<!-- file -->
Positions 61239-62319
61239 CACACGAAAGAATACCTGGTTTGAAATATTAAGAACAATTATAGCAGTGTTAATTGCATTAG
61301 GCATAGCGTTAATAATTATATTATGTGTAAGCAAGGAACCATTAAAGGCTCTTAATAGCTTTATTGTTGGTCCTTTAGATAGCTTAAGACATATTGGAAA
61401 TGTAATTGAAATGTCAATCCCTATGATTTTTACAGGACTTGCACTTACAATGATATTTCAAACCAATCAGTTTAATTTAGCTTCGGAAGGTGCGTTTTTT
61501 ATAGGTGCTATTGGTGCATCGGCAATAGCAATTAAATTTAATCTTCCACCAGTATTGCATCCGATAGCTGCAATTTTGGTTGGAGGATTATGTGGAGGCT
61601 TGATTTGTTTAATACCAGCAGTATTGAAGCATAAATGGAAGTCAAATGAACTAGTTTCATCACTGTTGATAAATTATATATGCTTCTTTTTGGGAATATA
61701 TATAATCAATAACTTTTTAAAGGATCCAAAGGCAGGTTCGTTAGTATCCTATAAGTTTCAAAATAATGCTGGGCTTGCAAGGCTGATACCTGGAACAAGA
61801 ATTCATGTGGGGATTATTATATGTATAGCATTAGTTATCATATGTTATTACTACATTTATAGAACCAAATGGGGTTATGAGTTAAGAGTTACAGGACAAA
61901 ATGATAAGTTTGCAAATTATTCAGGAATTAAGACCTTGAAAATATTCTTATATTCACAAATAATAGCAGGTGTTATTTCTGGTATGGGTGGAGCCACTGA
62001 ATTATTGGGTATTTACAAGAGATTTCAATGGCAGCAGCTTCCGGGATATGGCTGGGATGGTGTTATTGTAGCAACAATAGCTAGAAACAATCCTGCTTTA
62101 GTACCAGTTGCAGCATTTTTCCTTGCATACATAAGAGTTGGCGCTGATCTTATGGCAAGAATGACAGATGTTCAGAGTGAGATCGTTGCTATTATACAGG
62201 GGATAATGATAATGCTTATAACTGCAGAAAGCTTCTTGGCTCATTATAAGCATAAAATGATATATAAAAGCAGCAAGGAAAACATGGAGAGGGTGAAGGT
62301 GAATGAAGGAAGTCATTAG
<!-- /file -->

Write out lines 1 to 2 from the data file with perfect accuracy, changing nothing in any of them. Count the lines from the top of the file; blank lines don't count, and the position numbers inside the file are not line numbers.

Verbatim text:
Positions 61239-62319
61239 CACACGAAAGAATACCTGGTTTGAAATATTAAGAACAATTATAGCAGTGTTAATTGCATTAG